| CYPRUS PROBLEM |Alpha News Live



You can never be certain about something you haven’t tried. But you’ll know very well the results of what you have tried. It’s been 20 years already since the 2004 Referendum. Enough time for a sober assessment. 

Indeed, after the referendum, the Republic of Cyprus was not abolished and the pseudo-state was not recognised, as some people predicted. Yes, Cyprus’ place in the EU was not challenged, nor was our country marginalised internationally. The Republic of Cyprus remains as it was, that is, half, and in a sense it is strengthening its position on the international scene, especially since it has now clearly joined the Western camp.

And what about the Cyprus problem? The Cyprus problem that we knew until 2004, in essence, does not exist. From the very next day things started to change dramatically, so that key aspects of the problem were substantially affected. And I explain:

  • Until 2004, the interventions made on Greek Cypriot properties in the occupied areas ranged from minimal to zero. Consequently, any arrangements for the return or repossession of properties had substance. Today, the facts have changed to such an extent that in most cases the only recourse will be to offer compensation to Greek Cypriot refugees rather than the return of their properties.
  • In the same vein, the maps prepared on the territory issue could have been implemented without any particular problems. Today, several of the areas included in these maps have been developed to such an extent that it will be difficult to include them in the areas earmarked for return (Morphou, Famagusta region, etc.)
  • In 2004, the Turkish Cypriot side was unable to complete the list of 50,000 foreign nationals (settlers) who would have been naturalised as Cypriot citizens. With a similar number afforded the Greek Cypriot side of course. Today, they talk about 200,000 settlers in the occupied areas and the Turkish Cypriot community complains that it has become a minority. 
  • In 2004, there was a strong possibility of turning Karpasia into a national park, which would have given the area and its inhabitants an autonomous status. Today, the area has been developed with marinas and hotels. 
  • In 2004, Varosha was among the immediate priorities. Today or tomorrow, it may well suffer the fate of the other regions.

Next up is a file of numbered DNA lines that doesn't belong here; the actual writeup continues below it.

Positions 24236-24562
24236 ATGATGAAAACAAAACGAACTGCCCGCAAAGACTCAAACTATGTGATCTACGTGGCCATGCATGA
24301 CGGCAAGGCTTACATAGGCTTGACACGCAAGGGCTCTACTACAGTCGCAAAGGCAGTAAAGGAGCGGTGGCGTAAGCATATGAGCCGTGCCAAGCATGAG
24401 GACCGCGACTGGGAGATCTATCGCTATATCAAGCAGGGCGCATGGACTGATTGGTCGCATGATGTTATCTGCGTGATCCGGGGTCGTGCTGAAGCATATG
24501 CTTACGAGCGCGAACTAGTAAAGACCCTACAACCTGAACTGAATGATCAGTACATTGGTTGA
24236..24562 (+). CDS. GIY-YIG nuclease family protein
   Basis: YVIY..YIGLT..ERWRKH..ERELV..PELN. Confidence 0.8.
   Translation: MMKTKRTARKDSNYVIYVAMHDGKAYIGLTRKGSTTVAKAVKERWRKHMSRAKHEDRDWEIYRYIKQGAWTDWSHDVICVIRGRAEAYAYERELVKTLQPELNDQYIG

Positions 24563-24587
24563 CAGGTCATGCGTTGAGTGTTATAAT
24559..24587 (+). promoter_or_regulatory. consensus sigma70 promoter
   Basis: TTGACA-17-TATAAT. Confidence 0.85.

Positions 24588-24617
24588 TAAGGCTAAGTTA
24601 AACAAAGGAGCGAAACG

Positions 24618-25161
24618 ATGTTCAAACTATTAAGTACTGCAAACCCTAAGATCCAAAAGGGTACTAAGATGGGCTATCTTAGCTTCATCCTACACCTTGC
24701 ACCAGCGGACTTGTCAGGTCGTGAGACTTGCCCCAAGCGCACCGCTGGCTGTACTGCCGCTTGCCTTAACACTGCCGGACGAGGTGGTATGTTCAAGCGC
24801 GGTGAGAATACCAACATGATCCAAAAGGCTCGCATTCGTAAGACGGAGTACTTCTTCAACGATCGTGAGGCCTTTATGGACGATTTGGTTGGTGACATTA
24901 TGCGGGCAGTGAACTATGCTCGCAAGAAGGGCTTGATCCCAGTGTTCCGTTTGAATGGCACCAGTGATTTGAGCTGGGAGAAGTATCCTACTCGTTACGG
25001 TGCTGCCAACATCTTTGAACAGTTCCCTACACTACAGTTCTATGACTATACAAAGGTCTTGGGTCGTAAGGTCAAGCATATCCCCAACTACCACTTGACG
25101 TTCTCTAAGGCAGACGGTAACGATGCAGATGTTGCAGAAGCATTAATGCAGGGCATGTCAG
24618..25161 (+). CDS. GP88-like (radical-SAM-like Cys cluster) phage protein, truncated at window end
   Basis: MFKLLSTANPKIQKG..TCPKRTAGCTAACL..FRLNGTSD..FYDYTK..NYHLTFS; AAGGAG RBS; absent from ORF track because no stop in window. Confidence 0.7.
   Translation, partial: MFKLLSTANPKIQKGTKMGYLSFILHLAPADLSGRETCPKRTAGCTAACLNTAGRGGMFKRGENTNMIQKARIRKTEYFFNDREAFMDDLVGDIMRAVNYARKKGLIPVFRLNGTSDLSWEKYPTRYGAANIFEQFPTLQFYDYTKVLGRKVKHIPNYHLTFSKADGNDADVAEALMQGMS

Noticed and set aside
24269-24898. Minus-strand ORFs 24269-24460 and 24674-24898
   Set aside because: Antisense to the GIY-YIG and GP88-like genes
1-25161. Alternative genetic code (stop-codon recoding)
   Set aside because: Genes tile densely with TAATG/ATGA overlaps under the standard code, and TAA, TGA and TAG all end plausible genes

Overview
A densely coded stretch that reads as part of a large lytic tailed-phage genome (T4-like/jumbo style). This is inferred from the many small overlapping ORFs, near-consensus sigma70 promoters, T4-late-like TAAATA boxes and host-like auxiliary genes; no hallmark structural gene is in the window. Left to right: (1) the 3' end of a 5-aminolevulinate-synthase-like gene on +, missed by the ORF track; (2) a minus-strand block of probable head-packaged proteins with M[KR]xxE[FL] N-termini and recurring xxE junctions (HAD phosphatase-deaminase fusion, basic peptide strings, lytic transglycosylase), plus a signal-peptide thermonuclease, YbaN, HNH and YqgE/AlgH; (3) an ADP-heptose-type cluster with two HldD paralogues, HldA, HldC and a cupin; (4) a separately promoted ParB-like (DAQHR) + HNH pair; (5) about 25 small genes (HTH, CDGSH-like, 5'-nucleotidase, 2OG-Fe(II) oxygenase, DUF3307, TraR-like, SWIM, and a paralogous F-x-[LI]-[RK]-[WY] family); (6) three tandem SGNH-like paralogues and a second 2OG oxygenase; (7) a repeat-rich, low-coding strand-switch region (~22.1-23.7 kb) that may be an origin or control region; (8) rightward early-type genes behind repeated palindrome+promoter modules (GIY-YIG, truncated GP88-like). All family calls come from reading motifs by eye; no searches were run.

• In 2004, social upheaval in the Turkish Cypriot community was pushing developments towards a solution. Today, there is significant disengagement [from a solution] and – at the political level – a settling with the current situation.
  • In 2004, development of the occupied areas was limited. Today, it is booming and, worst of all, it is all in the hands of Turkish capital, which reigns supreme.
  • In 2004, Turkey had a motive to solve the Cyprus problem. And that was the EU. Today, that prospect does not exist and the Turks know it very well.

Given all this and much more that could be listed, even if the most ideal international conditions for a Cyprus settlement were to emerge, which for the time being is not on the horizon, the situation on the ground and with the people will never be the same again. 

As we said, you can never be certain about something you haven’t tried. But you will always know very well the results of what you have tried. As for the taste left in our mouths by what we tried, let everyone judge for themselves…

Source: ON THIS DAY…

Giorgos Kaskanis was born in 1964 in Nicosia, originally from Myrtou (Kyrenia). He studied journalism and worked as a political editor at newspapers and TV stations. As a journalist he followed and covered almost all efforts to resolve the Cyprus problem and published the book “When Spring comes, let the windows open” (2015). He currently works at the television station Alpha Cyprus as News Director.

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